10. So far as the question of source of money for purchasing the property is concerned the learned District Judge has not dealt with the matter at all and the trial court has held that Dungar (D.W. 7) has himself admitted even though jn his unguarded moments in the course of cross-examination that the consideration of Rs. 301/- for the purchase of the property was paid by Nathu. In re-examination the witness has stated that he had not mentioned the name of Nathu as the person who paid the consideration but in fact he had mentioned the name of Premsukh. The learned Counsel is correct in his submission that the plaintiff has not led any evidence to show that the money had been paid by the real purchaser Nathu. But while judging the question of the source of purchase price one has to bear in mind that the dispute in the present case has arisen between Hanuman Das, on the one hand, who is a perfect stranger to the transaction and the real purchaser and the alleged benamidar, on the other, who are brothers and it is only within their knowledge as to from what source the purchase money had come. It was held in Shamsher Ali v. Smt. Shirin Bai ILR 1963 M.P. 878 that in establishing benami nature of a transaction the cardinal point to be proved is source of money, but different Considerations do arise where the dispute is not between the benamidar of his representative on one side and the real owner or his representative on the other. In such a case, lack of evidence, particularly about the source of money, does not tell against the person attaching the transaction as benami. In Gangadara Ayyar v. Subramania AIR 1949 F.C. 88 their Lordships were pleased to observe as follows,-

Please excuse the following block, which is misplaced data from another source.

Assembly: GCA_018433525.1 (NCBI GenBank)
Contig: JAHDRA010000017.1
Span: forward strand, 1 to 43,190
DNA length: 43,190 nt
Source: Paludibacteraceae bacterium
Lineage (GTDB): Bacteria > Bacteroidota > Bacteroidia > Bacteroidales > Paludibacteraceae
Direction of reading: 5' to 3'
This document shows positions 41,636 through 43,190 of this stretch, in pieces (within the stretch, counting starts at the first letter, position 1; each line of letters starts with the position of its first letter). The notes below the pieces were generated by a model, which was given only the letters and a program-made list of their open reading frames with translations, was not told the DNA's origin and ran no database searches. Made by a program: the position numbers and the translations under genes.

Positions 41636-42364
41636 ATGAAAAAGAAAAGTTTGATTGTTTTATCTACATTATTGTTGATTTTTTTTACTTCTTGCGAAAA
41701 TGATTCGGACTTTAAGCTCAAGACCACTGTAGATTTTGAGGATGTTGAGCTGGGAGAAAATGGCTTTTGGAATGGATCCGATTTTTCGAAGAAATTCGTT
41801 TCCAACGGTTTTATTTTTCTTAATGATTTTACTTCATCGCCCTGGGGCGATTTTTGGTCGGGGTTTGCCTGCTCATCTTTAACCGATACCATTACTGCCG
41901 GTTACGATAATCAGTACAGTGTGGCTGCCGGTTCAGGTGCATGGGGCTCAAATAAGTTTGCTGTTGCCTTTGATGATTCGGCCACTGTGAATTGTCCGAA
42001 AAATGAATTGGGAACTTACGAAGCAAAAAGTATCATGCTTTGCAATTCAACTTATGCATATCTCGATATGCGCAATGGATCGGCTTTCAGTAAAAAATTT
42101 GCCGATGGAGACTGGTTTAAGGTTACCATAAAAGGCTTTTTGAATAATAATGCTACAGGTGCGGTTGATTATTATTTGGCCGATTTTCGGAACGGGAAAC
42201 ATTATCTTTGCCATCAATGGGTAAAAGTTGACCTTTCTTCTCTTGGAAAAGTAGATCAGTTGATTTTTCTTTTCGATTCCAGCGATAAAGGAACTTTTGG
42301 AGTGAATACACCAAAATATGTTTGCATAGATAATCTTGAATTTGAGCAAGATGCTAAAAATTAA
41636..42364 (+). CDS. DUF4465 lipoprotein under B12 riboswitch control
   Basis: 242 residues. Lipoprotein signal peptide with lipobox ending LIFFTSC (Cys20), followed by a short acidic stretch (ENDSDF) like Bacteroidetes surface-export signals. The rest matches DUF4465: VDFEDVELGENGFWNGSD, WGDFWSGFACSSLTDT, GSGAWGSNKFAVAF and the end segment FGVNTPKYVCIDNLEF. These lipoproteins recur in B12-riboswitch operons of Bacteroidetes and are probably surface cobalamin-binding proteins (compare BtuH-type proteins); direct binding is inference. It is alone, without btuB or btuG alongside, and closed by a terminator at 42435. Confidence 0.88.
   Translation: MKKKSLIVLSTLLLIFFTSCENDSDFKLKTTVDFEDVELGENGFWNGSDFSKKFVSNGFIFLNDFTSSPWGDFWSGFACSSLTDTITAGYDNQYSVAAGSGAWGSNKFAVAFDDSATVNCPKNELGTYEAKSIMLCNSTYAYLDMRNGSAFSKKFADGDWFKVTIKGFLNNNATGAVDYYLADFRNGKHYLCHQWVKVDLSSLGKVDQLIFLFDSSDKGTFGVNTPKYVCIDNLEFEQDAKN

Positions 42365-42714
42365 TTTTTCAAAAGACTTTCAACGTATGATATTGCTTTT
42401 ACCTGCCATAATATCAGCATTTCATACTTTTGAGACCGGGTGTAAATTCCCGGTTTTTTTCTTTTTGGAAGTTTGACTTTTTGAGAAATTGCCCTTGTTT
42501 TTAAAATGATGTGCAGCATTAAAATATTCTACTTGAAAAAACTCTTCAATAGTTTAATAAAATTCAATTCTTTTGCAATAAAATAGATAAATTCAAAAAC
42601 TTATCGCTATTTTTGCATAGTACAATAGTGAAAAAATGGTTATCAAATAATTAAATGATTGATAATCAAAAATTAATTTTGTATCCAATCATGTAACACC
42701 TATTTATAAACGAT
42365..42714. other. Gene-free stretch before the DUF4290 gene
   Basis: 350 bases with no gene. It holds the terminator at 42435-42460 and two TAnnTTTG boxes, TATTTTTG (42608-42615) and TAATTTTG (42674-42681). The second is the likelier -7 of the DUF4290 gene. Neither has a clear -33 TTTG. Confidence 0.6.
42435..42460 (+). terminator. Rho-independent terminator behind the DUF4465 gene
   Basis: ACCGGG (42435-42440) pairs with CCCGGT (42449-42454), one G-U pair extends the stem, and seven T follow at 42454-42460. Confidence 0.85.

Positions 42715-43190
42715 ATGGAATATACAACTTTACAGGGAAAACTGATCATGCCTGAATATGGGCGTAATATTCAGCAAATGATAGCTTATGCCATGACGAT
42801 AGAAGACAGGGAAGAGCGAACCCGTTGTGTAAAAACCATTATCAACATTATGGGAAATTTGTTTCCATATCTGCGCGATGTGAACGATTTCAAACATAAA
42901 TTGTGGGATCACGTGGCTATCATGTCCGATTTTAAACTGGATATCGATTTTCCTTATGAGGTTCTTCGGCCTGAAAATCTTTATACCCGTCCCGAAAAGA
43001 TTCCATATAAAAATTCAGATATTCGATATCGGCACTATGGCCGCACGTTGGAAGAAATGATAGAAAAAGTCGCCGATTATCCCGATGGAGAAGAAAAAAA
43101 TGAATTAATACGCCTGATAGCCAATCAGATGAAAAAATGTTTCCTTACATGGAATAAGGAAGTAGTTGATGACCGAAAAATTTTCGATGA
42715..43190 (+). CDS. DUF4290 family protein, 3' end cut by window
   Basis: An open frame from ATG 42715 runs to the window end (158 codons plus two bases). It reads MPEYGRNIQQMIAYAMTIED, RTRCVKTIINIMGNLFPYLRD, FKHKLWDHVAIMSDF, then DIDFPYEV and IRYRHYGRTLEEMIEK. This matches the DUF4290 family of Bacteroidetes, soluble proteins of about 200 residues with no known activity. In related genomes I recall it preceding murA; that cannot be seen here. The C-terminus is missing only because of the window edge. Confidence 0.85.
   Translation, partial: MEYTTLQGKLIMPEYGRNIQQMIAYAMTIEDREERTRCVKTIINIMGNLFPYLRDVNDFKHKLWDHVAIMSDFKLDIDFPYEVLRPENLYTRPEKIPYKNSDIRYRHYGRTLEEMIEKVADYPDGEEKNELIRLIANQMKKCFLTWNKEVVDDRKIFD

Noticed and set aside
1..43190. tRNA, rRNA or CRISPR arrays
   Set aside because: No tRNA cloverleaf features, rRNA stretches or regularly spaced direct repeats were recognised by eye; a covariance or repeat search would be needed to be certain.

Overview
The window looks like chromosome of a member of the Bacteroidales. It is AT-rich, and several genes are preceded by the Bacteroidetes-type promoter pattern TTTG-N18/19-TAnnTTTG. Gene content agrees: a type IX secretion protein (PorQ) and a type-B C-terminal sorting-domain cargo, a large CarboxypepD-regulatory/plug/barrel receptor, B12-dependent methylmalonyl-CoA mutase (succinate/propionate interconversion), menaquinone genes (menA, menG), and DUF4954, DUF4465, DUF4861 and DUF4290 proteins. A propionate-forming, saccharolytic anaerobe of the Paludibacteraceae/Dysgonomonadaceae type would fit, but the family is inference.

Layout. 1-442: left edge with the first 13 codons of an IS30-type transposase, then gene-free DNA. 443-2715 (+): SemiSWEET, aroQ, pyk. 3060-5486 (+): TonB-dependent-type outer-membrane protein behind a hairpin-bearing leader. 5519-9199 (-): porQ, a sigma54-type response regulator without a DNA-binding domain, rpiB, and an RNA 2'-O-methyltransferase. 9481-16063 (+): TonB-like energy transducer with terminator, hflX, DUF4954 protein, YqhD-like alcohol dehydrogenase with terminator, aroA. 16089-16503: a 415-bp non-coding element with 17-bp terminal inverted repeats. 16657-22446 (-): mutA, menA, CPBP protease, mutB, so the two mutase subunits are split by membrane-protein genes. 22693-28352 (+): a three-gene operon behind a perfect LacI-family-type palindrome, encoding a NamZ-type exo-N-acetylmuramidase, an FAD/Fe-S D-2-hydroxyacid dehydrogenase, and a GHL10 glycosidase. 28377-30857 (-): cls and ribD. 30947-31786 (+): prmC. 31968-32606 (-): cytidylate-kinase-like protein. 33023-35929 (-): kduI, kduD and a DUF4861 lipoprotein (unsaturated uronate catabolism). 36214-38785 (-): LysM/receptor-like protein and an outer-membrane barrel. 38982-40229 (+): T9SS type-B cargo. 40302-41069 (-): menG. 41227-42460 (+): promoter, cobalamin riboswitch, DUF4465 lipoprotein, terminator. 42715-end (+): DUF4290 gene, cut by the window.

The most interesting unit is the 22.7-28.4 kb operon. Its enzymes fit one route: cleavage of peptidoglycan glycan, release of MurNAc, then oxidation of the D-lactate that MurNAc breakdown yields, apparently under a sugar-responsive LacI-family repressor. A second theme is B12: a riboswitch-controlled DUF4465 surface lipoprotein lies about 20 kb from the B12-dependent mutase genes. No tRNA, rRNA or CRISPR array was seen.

It is settled law that the onus of establishing that a transaction is benami is on the plaintiff and it must be strictly made out. The decision of the Court cannot rest on mere suspicion, but must rest on legal grounds and legal testimony. In the absence of evidence, the apparent title must prevail. It is also well established that in a case where it is asserted that an assignment in the name of the person is in reality for the benefit of another, the real test is the source whence the consideration came and that when it is not possible to obtain evidence which conclusivly establishes or rebuts the allegation, the case must be dealt with on reasonable probabilities and legal inferences arising from proved or admitted facts.
11. In Krishna v. Ganpathi : AIR1955Mad648 the learned Judges laid down that the following facts may be considered for determining benami nature of a transaction:
(i) the source from which the purchase money was derived,
(ii) the possession of the property, i.e.
(a) the party in possession and the nature and character of his possession;
(b) whether the possession was taken after the alleged purchaser if not taken, why not;
(iii) the position of the parties and their relation to one another;
(iv) the circumstances, pecuniary or otherwise, of the alleged transferor;
(v) his motive in taking the alleged transfer;
(vi) the custody and production of the title deed; and
(vii) the previous and subsequent conduct of the parties.
12. I may submit, with respect, that these facts do furnish a good guide in determination of the question whether a transaction is benami or not. But it must be noted that each of these circumstances taken by itself does not afford conclusive proof of the intention to transfer the ownership from one person to the other, but a combination of some or all of them and a proper weighing and appreciation of their value would go a great way towards indicating whether the ownership has been really transferred or where the real title lies.